- About Our Program
- Middle East Program Publications
- The Gulf
- The Maghreb
- Egypt, Israel, and the Levant
- Governance, Economics, and Development
- Security Challenges and U.S. Strategy
- Political and Social Trends
Gulf Analysis Papers
The CSIS Middle East Program writes periodic analysis papers in conjunction with our Gulf Roundtable events.
In conjunction with its Gulf Roundtable series, the CSIS Middle East Program writes periodic policy papers addressing key economic and security issues in the Gulf region. Launched in April 2007, the Gulf Roundtable series convenes monthly and assembles a diverse group of regional experts, policymakers, academics and business leaders seeking to build a greater understanding of the complexities of the region and identify opportunities for constructive engagement. Topics for discussion include the strategic importance of Gulf energy, changing Gulf relations with Asia, human capital development, media trends, trade liberalization, and prospects for regional integration. The roundtable defines the Gulf as the United Arab Emirates, Saudi Arabia, Oman, Qatar, Bahrain, Kuwait, Iraq, and Iran, and is made possible in part through the generous support of the Embassy of the United Arab Emirates.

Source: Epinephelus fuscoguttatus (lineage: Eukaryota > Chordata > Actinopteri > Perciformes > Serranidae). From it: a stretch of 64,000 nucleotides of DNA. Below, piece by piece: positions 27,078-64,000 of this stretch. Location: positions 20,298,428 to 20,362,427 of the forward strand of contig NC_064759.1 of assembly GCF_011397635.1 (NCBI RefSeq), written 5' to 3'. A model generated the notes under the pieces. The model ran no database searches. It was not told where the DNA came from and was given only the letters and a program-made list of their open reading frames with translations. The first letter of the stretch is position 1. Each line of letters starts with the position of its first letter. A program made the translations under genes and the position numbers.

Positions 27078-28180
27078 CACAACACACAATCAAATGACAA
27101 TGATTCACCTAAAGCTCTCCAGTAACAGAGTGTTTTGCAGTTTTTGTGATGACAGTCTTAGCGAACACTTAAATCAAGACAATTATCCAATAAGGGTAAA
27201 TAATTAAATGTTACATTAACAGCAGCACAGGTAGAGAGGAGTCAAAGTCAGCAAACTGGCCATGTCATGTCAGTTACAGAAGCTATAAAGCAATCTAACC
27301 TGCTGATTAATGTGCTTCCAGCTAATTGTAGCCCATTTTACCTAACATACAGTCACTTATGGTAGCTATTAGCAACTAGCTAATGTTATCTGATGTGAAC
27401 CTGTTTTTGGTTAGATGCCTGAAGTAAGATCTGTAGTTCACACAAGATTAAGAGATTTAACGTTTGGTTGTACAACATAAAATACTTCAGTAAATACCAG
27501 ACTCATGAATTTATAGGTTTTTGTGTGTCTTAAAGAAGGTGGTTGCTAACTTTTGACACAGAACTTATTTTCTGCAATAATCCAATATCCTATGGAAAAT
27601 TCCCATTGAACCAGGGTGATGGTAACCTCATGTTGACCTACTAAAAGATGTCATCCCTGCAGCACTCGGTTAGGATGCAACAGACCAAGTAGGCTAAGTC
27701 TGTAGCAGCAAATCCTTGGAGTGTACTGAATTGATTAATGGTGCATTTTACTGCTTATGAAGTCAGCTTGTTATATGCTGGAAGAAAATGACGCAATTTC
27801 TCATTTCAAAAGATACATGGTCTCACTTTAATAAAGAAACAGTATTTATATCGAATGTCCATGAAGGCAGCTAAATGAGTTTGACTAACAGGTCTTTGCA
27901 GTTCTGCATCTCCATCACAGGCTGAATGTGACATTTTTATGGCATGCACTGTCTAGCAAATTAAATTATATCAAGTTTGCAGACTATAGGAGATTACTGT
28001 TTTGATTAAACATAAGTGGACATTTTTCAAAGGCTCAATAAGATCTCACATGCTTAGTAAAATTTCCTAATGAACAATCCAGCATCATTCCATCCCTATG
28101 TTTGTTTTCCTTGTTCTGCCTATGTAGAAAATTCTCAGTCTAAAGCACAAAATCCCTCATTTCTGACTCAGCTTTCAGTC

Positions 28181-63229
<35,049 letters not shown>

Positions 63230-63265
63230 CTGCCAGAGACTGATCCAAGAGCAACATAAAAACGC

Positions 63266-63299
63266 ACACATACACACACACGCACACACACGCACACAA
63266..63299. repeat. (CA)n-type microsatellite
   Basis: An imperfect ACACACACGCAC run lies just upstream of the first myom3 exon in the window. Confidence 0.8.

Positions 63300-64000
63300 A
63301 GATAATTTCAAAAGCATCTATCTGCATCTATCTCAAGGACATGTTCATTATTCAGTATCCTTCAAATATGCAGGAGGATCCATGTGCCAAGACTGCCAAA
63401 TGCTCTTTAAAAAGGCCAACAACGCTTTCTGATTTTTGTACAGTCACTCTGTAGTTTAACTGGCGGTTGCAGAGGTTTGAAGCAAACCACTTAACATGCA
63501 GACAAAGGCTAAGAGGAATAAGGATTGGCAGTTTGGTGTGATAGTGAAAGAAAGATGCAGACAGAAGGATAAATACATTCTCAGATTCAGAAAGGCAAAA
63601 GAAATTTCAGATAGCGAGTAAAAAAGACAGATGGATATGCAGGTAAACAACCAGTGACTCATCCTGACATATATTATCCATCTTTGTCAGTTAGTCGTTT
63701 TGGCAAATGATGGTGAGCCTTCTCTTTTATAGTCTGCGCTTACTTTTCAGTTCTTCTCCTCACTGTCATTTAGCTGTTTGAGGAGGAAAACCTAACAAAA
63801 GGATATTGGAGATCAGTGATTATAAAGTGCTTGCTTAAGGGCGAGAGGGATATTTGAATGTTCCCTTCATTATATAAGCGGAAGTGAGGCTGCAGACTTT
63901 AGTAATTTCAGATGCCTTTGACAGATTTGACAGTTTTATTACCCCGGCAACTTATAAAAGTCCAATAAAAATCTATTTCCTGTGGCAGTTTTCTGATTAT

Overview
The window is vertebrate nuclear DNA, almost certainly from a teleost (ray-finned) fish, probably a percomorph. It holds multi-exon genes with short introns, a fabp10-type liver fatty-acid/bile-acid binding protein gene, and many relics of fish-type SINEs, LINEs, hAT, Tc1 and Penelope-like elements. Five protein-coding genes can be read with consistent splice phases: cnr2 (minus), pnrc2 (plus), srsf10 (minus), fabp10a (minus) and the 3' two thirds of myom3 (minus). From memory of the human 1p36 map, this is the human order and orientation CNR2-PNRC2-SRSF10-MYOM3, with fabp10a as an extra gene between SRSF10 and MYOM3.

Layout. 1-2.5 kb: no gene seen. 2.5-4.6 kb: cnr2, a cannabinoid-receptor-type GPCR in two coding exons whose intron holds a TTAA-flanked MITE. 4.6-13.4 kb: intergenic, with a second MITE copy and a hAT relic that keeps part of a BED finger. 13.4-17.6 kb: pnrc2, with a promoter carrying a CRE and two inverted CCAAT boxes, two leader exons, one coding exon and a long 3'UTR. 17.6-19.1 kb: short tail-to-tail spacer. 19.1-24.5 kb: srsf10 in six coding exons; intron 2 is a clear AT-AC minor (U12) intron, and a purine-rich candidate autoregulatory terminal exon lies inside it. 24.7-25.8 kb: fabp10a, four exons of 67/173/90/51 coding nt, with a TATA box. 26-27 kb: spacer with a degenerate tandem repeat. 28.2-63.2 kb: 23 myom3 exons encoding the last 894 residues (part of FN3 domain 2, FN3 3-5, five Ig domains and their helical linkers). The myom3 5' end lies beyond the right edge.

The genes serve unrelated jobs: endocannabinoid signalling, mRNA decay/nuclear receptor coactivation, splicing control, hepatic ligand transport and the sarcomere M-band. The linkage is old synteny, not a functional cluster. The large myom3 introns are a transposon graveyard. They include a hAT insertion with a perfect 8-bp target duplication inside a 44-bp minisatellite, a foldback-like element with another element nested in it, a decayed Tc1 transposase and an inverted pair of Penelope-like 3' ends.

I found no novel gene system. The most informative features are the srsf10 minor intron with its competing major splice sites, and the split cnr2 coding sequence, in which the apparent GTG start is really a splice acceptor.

Recent Analysis Papers
Wary of the Iran-GCC rivalry and keeping a watchful eye on the United States, China continues to seek to avoid becoming entangled in Middle Eastern regional dynamics. With growing domestic energy demands and a less certain U.S. global role, the balance may prove increasingly difficult to strike.
Both Qatar and Saudi Arabia seek to use their wealth as an instrument of their foreign policy, shaping the external environment in order to secure their internal one.
A survey of Saudi youth helps shed light on the attitudes of young Saudis and underscores the interconnections between these issues that will demand creative thinking on the part of the Saudi government in the years ahead.
For all the public emphasis on Iran’s land-based operations, however, Iran’s maritime reorganization strategy and naval evolution will likely drive its most consequential regional engagements.